As bedridden Antonio (Antonio Larreta) awaits a visit from his estranged son, Pablo (Jorge Díez), his bedroom window is his portal to the world . The yellow fields beckon him. On this most important day, Antonio instructs live-in help María del Carmen (María del Carmen Jiménez) of how the day is to play out. He has a 40-year-old bottle of champagne and he’d like to make a toast when his son arrives. A fleet of hired help arrive to the house. The most important task is the tune-up of the old piano. Pablo is a world-class pianist and everything must be right. As everyone is busy making sure every detail is cared for, Antonio defies his doctor and caretakers by making a slow get-away into the fields for a walk. He takes in the serenity of the scene for what could be the last time time.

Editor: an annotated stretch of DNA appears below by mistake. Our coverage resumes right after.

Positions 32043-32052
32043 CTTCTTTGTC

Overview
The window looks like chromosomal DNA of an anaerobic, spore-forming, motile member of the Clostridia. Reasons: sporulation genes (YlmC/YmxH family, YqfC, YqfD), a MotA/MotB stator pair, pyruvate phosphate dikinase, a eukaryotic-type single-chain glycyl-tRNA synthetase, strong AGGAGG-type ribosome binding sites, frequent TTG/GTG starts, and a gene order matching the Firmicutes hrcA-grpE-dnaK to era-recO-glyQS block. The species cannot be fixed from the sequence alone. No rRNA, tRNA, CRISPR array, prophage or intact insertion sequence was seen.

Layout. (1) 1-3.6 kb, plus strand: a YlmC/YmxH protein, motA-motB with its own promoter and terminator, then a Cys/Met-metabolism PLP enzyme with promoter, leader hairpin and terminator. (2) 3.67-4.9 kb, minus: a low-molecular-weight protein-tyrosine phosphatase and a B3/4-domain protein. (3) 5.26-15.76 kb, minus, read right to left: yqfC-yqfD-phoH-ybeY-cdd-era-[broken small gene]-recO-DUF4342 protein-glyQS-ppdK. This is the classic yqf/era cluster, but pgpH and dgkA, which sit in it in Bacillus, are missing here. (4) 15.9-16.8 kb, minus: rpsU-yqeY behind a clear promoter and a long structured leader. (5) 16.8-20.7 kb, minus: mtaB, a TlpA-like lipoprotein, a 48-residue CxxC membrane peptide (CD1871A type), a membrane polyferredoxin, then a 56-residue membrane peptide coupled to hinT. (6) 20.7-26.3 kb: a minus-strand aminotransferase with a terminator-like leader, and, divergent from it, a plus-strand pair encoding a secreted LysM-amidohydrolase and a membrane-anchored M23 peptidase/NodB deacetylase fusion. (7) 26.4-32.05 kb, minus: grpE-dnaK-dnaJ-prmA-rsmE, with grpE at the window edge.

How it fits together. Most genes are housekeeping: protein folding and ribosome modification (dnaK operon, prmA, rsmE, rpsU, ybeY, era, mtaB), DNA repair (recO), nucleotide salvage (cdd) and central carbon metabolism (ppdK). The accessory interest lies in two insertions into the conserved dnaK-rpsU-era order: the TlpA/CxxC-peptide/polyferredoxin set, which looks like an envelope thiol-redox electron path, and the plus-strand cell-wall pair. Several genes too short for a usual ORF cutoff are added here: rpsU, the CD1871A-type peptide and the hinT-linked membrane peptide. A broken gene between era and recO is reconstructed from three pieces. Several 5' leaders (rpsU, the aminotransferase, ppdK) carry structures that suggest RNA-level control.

When Pablo and his girlfriend arrive, you get the sense it’s been an extremely long time away from the San Juan mansion. He’s regarding the old home like Antonio took in the yellow fields. You don’t get many clues nor explanations, but the suggestions are sufficient. This coming of death film has no action and it crawls, but it has a sensitivity that equates to that soothing feeling of someone brushing your hair.
Director: Carlos Sorin
Run time: 84 minutes
1 day ago